This story was originally published on Municipal Sewer & Water magazine’s website on October 2, 2017 and written by Jim Force.
If you have an old building on your water or wastewater treatment site, you might want to consider turning it into a public education tool.
That’s what the Louisville Water Co. did when it established its Water Works Museum in 2014 inside the west wing of an old pumping station that is on the National Historic Landmarks list.
“We’re 3 1/2 years into the museum project and we’ve really brought the story of water to life,” says Kelley Dearing-Smith, vice president of communications and marketing for the utility. “There’s been a solid return on using this facility as part of our public outreach — from over 70 school tours annually, to an annual water festival, to hosting community events, to paid rentals for weddings and other private gatherings. We’ve even had yoga classes at the museum.”
The museum contains photos, films and memorabilia from the city’s early water systems and the Ohio River. Field trips focus on the science of clean drinking water, as well as the importance of the architecture and engineering innovation involved in supplying a consistent supply of safe drinking water to the community. Different exhibits rotate throughout the year.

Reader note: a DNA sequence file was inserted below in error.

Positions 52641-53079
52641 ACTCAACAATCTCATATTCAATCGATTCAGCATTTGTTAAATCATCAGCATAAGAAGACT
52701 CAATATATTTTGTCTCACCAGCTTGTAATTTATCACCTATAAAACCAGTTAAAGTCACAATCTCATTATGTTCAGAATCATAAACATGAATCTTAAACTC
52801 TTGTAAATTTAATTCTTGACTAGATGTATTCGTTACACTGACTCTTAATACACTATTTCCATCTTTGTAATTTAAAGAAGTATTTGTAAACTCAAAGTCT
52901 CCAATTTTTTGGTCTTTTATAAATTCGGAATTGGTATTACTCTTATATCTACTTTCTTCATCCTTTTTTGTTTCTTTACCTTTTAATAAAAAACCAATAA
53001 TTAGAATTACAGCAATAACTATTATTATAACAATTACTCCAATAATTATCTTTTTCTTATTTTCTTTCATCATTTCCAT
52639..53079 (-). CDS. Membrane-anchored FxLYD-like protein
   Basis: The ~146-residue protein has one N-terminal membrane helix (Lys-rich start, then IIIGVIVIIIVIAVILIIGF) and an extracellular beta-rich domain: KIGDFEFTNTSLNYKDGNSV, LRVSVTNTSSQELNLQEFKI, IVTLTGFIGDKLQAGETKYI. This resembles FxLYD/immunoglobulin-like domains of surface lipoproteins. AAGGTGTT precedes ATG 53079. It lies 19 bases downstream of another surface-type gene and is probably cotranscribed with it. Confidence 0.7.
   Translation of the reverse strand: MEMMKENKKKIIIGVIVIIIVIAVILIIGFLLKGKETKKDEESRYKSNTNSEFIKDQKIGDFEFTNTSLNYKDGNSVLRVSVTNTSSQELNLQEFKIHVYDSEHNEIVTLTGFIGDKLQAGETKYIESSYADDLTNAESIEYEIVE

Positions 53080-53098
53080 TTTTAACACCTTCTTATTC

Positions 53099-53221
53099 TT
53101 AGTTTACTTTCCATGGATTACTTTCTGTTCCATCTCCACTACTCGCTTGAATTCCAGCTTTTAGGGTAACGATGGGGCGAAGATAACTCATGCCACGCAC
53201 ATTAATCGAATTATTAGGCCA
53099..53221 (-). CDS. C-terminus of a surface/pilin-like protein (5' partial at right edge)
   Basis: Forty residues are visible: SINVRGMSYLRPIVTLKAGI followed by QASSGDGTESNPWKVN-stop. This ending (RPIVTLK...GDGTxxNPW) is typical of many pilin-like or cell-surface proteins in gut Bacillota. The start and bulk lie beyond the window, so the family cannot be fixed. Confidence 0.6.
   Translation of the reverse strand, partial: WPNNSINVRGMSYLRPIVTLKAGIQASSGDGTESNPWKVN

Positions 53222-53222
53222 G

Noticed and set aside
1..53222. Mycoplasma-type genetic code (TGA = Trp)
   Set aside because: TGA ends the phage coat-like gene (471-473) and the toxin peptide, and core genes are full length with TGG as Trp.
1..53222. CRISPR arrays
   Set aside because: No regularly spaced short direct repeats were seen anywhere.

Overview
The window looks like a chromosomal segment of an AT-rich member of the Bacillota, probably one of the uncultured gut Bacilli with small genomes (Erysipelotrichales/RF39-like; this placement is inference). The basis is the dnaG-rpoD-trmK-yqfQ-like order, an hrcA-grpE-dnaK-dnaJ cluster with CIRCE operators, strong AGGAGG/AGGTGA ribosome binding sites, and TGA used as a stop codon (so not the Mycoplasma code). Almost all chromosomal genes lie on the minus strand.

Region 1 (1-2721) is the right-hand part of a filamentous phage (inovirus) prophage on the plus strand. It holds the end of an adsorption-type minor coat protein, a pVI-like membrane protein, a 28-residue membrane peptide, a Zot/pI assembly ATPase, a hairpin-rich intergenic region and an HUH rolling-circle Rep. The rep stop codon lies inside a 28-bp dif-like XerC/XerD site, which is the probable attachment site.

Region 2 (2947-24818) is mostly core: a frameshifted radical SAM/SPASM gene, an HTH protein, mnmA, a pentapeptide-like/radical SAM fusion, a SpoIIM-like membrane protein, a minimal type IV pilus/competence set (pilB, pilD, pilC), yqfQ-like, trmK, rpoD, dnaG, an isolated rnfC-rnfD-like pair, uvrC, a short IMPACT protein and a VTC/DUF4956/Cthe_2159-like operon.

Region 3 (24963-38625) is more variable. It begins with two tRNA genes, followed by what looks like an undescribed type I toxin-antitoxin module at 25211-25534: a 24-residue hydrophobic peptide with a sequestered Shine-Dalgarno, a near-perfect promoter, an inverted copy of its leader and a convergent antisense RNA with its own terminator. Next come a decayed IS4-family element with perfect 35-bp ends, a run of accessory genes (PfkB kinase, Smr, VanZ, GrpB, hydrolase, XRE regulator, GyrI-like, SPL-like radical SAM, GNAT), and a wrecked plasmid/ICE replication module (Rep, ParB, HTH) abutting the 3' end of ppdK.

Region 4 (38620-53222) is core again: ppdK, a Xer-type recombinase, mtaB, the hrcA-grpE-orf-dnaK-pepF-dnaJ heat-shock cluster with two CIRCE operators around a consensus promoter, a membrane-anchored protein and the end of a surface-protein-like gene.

The $5 price of admission (discounts or free admission are available for seniors, children, and teachers) also includes a visit inside an active pumping station and an up-close view of an Allis Chalmers pump that dates to 1919.
The old pumping station, built around 1860, is the original one for the city, and when it needed an interior restoration, the idea of adding a water museum was born. The museum was only a small part of the overall $2.6 million capital project for the structure, Dearing-Smith says, and the investment has paid off handsomely.
“Since we opened in 2014, over 90,000 people have visited the museum or attended an event on the property,” she says.
The museum is staffed by two full-time people and five part-timers, who also serve the utility in other positions.
Louisville Water felt strongly about making valuable use out of the building since it was a national landmark and an icon for the city.
“We wanted to do it right,” Dearing-Smith says, noting other good examples of water works museums in Boston and Philadelphia. Boston has a museum on the site of the original Chestnut Hill Reservoir and pumping station that a nonprofit organization oversees with a staff of nine people. Philadelphia has a facility that has played host to more than 460,000 visitors since opening in 2003.
Dearing-Smith says Louisville Water’s museum has sometimes required a change in the mindset at the utility.
“We’ve had to adapt from water quality issues to the frantic mother of the bride or the needs of a community festival right next to our pumping station,” Dearing-Smith says.